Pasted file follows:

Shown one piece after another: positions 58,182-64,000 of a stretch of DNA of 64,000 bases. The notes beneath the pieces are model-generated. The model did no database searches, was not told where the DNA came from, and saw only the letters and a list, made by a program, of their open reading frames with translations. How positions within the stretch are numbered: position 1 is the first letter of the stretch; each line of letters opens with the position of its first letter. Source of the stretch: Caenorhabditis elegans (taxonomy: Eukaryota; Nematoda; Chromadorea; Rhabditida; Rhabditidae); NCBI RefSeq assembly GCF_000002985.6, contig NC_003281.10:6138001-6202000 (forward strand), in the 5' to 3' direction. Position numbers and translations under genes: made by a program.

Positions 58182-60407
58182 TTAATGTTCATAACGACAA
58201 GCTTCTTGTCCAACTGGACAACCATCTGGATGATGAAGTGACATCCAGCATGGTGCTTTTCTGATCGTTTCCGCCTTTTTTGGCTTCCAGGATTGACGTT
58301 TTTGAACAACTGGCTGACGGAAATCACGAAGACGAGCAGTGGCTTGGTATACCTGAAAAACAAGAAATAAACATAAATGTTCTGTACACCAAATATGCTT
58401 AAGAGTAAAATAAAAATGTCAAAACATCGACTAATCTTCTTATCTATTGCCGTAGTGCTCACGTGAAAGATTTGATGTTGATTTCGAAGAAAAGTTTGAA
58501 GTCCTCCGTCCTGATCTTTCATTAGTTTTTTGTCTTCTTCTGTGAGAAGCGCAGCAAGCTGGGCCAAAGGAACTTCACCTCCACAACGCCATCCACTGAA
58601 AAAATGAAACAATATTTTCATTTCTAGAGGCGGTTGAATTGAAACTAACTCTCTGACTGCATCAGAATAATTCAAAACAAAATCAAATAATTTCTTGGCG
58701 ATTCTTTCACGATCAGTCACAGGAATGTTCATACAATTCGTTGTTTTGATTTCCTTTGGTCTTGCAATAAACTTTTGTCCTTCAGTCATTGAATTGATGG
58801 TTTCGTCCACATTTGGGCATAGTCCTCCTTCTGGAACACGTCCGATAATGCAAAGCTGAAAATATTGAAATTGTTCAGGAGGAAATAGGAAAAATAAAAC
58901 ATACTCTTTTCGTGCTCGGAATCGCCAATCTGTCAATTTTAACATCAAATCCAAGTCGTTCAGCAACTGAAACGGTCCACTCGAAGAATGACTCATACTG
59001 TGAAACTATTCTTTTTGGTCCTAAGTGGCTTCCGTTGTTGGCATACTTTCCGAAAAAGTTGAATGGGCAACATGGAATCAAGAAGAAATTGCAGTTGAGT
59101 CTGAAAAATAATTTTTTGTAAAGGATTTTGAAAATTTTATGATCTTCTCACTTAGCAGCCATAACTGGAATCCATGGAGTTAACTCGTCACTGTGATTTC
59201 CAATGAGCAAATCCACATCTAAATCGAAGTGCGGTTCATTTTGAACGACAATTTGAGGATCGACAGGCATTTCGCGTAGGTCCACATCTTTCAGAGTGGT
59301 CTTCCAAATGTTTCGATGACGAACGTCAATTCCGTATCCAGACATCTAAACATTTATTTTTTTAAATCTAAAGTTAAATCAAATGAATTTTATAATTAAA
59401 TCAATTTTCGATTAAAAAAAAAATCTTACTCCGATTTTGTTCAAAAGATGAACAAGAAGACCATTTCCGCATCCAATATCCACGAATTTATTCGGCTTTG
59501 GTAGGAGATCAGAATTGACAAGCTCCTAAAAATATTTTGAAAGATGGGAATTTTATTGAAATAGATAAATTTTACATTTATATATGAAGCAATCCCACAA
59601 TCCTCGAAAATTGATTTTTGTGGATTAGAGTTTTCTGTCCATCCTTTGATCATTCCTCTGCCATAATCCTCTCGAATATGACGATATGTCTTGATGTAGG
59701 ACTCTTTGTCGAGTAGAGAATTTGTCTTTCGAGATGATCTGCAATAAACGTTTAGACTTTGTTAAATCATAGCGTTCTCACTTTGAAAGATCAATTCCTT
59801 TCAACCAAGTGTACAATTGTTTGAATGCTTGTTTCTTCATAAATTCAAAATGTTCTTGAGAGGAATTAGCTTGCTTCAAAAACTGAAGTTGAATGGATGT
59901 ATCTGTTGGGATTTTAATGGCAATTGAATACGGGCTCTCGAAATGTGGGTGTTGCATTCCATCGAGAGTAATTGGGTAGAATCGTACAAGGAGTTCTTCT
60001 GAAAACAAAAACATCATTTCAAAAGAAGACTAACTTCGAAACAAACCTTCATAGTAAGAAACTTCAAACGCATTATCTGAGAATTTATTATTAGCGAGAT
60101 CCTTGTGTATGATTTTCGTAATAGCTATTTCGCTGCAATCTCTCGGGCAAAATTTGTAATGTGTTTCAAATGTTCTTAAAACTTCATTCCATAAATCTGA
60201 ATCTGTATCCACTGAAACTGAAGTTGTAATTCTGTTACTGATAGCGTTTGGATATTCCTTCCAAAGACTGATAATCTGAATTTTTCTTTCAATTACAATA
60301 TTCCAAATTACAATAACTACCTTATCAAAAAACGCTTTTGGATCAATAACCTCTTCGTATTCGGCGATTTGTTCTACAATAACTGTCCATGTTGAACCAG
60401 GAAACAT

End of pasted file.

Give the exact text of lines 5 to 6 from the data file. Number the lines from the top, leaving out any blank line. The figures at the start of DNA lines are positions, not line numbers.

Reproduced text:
58301 TTTGAACAACTGGCTGACGGAAATCACGAAGACGAGCAGTGGCTTGGTATACCTGAAAAACAAGAAATAAACATAAATGTTCTGTACACCAAATATGCTT
58401 AAGAGTAAAATAAAAATGTCAAAACATCGACTAATCTTCTTATCTATTGCCGTAGTGCTCACGTGAAAGATTTGATGTTGATTTCGAAGAAAAGTTTGAA